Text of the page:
94 percent of borrowers feel that a reverse mortgage has given them peace of mind;
89 percent say that they have a more comfortable lifestyle with the reverse mortgage loan;
87 percent feel that the reverse mortgage loan improved their quality of life.

But there are some definite downsides, too. If you’ve been considering this type of loan, first make sure to weigh all the pros and cons of a reverse mortgage before you sign on the dotted line.

Reverse Mortgage Pros and Cons — Do the Advantages Outweigh the Disadvantages?

Advantages of a Reverse Mortgage

The main advantage of reverse mortgages is that you can eliminate your traditional mortgage payments and/or access your home equity while still owning and living in your home for the rest of your life. Given the right set of circumstances, a reverse mortgage can be an ideal way to increase your spending power and financial security in retirement. If you want to age in place and need in-home care in order to remain at home, and if you have run out of financial assets and don’t have enough monthly income to pay for the required in-home care, a reverse mortgage is often the only way to stay in your home.

Advantages of reverse mortgages include:

Reverse mortgages are flexible and can be utilized in a variety of ways for a variety of different types of borrowers.
You can stay in your home and immediately improve your monthly cash flow.
Unlike a home equity loan or home equity line of credit, with a reverse mortgage, your home can’t be taken from you for reasons of nonpayment. However, as mentioned, you must continue to pay for upkeep and taxes and insurance on your home.
With a reverse mortgage line of credit, the principal limit, loan balance, and available line of credit grow at the same rate throughout the duration of the loan, regardless of changes in your home’s value. This means that the longer you have your reverse mortgage in place, the more money you will have available to borrow, even if the value of your home decreases.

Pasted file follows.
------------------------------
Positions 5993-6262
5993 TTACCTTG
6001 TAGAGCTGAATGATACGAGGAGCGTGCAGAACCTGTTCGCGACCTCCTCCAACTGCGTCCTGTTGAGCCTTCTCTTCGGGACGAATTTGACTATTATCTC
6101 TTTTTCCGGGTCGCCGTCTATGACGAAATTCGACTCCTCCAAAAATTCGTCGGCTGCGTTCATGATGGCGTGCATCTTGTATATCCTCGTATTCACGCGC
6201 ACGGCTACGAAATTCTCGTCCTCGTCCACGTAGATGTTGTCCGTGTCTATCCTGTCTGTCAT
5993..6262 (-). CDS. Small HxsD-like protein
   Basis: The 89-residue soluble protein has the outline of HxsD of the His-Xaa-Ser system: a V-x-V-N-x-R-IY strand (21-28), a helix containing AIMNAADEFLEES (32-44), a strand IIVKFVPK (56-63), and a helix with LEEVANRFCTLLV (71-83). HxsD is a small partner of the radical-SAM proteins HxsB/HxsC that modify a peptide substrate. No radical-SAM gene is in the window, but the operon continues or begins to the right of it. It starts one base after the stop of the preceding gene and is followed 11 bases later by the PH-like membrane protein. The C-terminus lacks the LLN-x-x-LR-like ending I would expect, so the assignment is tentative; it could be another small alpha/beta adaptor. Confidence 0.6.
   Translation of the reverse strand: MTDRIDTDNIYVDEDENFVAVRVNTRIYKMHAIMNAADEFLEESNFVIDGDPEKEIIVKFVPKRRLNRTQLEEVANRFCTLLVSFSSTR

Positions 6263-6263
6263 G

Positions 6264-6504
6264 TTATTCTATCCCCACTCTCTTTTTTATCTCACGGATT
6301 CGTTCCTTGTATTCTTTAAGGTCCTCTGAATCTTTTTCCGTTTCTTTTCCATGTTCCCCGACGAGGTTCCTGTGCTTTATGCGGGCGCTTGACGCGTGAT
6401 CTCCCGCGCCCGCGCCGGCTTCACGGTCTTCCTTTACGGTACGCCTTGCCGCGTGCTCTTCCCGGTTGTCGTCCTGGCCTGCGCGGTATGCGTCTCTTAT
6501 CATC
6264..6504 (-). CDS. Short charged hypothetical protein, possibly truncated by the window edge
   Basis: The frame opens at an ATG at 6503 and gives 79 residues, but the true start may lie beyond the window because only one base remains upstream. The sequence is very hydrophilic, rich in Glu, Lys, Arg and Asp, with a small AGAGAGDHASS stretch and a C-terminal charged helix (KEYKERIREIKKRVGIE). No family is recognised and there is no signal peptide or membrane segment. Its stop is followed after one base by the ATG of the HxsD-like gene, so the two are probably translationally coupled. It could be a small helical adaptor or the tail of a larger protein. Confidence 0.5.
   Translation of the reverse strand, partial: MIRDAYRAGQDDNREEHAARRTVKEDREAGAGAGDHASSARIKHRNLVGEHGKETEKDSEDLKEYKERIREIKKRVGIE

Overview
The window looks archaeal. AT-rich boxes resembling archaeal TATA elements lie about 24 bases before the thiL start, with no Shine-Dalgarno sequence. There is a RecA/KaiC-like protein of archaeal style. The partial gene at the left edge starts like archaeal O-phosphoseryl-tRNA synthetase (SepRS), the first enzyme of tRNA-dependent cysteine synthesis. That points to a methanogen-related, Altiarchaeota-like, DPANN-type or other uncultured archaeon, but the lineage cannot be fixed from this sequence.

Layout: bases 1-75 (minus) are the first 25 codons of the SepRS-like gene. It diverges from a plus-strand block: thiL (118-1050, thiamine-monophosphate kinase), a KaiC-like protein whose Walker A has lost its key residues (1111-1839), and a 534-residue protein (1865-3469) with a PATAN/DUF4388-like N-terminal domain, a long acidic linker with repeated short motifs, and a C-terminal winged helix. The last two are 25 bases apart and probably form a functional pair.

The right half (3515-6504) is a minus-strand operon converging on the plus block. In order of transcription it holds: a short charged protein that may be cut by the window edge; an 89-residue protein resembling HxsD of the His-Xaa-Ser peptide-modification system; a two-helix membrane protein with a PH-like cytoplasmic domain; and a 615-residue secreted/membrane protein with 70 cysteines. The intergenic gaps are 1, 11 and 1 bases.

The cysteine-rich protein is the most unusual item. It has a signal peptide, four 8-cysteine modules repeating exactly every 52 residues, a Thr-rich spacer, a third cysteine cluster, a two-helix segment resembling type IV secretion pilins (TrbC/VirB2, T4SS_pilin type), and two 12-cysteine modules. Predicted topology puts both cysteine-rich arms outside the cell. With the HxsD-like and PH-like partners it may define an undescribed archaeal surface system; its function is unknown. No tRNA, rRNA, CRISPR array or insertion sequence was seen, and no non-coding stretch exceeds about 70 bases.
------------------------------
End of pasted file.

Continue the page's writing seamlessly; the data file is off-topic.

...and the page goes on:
Reverse mortgage lenders have no claim on your income or other assets, nor can they go after the income or assets of your heirs or beneficiaries.
Neither you nor your estate will ever owe more than your home’s value at the time the loan is repaid, even if the reverse mortgage lender has paid you more money than the value of the home. This is a particularly useful advantage if you secure a reverse mortgage and then home prices decline, or if you stay in your home for many years after obtaining the reverse mortgage and use up the entirety of the reverse mortgage loan amount.
As a reverse mortgage is a loan, the money you receive from it is tax-free, whether you receive it as fixed income or in a lump sum.
Also, having a reverse mortgage will not affect your ability to obtain in-home Medicaid benefits, even if you are withdrawing monthly payments from the reverse mortgage line of credit, so long as those monthly withdrawals are spent during the same month that they are withdrawn.
The HECM is insured by the Federal Housing Administration (FHA). This is important because even if your lender defaults, you’ll still receive your payments.
Depending on your circumstances, there are a variety of ways that a reverse mortgage can help you preserve your wealth.
If you’re struggling to meet your financial obligations, a reverse mortgage may help you stay afloat.
How you use the funds from a reverse mortgage is entirely up to you!

Disadvantages of Reverse Mortgages

So, what is the downside of a reverse mortgage? Though there are many benefits, there are also some downsides to consider.

The first major downside right now is how high mortgage rates have made it difficult for industry pros to connect with new and existing borrowers. People are not refinancing as they were in past years, and high rates are deterring prospective customers.
The upfront fees (closing and insurance costs and origination fees) for a reverse mortgage are considered by many to be somewhat high – often higher than the costs charged for refinancing a traditional mortgage, for example. However, similar to other mortgage loans, the fees can be rolled into the reverse mortgage itself, so there are options to avoid “out-of-pocket” expenses at closing.